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Despite a few minor details that made me lower the rating slightly, there is no doubt I absolutely loved this book. I have a weak spot for viking stories and Sky In The Deep has to be the best viking-inspired fantasy story I’ve read to this date. The writing is very engaging and made it really easy to like this story. The plot and clan feud turning into something else was an interesting one and while there were slow parts, you will get plently of viking fighting action as well. A little advice: don’t read the full blurb before you start reading it! This one is more fun going in completely blind. YA fantasy fans who like their stories having a dose of romance, well developed characters and a couple of pretty intense fighting scenes will love Sky In The Deep. A very powerful debut!


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ARC REVIEW: Find You In The Dark – by Nathan Ripley @text_publishing

Title: Find You In The Dark
Author: Nathan Ripley
Genre: Mystery, Thriller, Crime
First published: March 6th 2018
Publisher: Text Publishing
Finished reading: April 21st 2018
Pages: 336

“There’s always sense in it, somewhere, just as there is always sense in the patterns and impulses of the guys whose work I follow.”

*** A copy of this book was kindly provided to me by Netgalley and Text Publishing in exchange for an honest review. Thank you! ***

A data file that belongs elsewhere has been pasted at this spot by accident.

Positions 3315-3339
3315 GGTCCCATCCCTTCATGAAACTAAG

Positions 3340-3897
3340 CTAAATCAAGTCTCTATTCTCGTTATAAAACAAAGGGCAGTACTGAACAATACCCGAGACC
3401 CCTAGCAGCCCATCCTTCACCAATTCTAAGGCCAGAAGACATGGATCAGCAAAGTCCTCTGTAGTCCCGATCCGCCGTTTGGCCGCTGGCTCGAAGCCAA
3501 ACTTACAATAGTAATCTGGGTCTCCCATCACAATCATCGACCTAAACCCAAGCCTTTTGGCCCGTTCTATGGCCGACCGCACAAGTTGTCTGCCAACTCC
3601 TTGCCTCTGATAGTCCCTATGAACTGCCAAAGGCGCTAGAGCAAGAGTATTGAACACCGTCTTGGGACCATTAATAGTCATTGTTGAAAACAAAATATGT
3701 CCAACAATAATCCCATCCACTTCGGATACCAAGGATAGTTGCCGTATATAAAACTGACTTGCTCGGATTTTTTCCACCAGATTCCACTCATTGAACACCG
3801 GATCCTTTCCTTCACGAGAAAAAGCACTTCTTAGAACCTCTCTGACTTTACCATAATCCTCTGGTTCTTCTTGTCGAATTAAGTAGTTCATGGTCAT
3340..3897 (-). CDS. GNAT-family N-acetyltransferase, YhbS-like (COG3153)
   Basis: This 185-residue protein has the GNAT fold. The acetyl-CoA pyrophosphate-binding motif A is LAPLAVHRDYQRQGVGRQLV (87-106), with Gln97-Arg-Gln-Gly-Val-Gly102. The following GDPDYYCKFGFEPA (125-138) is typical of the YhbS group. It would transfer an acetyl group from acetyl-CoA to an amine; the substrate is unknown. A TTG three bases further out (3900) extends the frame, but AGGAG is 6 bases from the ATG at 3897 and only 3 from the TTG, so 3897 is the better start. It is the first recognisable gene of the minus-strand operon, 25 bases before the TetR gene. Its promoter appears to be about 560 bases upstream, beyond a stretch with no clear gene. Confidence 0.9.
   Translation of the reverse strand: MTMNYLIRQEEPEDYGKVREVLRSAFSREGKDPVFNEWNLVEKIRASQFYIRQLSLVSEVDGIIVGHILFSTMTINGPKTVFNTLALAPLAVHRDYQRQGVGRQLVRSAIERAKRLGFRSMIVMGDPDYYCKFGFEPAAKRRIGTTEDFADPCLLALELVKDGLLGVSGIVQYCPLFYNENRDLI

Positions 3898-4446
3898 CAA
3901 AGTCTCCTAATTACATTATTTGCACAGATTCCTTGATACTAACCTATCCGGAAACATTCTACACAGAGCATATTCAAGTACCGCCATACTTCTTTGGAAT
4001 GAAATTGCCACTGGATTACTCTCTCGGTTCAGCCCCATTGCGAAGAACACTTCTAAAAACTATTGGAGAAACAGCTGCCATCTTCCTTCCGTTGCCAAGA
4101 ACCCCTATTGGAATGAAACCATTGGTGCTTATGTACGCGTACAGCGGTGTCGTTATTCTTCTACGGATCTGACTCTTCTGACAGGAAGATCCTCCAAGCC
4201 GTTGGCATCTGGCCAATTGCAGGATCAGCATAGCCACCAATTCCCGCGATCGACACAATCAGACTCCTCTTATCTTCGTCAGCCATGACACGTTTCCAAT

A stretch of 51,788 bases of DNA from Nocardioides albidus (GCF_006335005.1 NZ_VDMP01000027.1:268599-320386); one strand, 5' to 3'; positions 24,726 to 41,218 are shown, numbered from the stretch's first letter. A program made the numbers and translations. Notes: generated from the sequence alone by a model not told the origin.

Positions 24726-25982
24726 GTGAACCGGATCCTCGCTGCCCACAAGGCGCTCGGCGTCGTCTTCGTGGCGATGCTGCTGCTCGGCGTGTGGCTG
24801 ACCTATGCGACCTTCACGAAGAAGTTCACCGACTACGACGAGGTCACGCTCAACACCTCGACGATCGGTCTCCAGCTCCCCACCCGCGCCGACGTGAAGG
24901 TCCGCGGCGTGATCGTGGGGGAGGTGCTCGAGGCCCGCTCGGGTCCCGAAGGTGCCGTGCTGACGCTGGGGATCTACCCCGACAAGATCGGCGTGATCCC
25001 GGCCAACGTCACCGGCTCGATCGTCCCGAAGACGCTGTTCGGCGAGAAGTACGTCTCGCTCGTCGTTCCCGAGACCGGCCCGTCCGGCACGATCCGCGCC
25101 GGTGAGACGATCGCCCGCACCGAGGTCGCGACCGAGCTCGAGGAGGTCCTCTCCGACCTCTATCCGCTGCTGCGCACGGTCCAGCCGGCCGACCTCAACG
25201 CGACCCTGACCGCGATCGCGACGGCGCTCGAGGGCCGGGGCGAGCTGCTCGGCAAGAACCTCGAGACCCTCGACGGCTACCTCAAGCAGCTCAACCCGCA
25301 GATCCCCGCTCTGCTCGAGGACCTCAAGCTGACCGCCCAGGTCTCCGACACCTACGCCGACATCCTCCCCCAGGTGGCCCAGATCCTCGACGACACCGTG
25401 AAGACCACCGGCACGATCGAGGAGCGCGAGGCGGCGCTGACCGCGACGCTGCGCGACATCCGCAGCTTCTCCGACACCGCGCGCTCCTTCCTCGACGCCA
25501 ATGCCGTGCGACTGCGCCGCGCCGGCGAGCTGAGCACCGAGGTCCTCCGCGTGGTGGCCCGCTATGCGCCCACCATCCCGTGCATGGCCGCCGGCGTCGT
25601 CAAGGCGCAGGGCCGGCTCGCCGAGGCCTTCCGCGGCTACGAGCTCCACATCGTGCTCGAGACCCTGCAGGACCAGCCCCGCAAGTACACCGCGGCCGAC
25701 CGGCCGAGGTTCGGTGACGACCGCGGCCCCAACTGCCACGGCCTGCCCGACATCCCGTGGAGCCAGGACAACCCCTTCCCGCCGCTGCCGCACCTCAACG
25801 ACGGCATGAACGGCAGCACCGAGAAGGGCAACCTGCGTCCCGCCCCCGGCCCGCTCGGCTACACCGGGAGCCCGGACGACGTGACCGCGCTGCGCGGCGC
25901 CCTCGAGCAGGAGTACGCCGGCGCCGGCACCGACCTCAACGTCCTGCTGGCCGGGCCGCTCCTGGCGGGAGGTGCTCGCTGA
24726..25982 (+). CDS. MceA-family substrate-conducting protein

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It was the blurb that made me add this one straight to my must-read list. Multiple serial killers? A main character digging up murder victims? A comparison to Dexter? Heck yes! I’ve been looking forward to pick up Find You In The Dark and find out just how twisted this story was going to be… And trust me, I wasn’t disappointed. This isn’t your typical serial killer thriller and the main character Martin Reese definitely isn’t a typical guy. I mean, buying stolen police files to find the bodies of missing serial killer victims, digging them up and bragging in anonymous phone calls to the police about his finds doesn’t actually sound squeaky clean or normal to me. Call it weird, call it disturbing, call it illegal, call it a crime, but there is one thing for sure: you will be absolutely and completely hooked by this this character and his actions. Martin Reese is one hell of personality to build your story around and he definitely has a lot to do with the success of this thriller. The writing supports this crazy and twisted ride and will have you on the edge of your seat while you try to figure out just how far things will go. Out of control, or calculated? Plot and plot twists are well developed and will keep you guessing…. And the graphic scenes will chill many seasoned thriller reader to the bone. This multiple serial killer thriller with a twist definitely isn’t for the weakhearted, but oh so good if you are able to stomach the heavy parts. While not perfect, this was an outstanding debut thriller and I can’t wait to find out what Nathan Ripley will have in store for us in the future!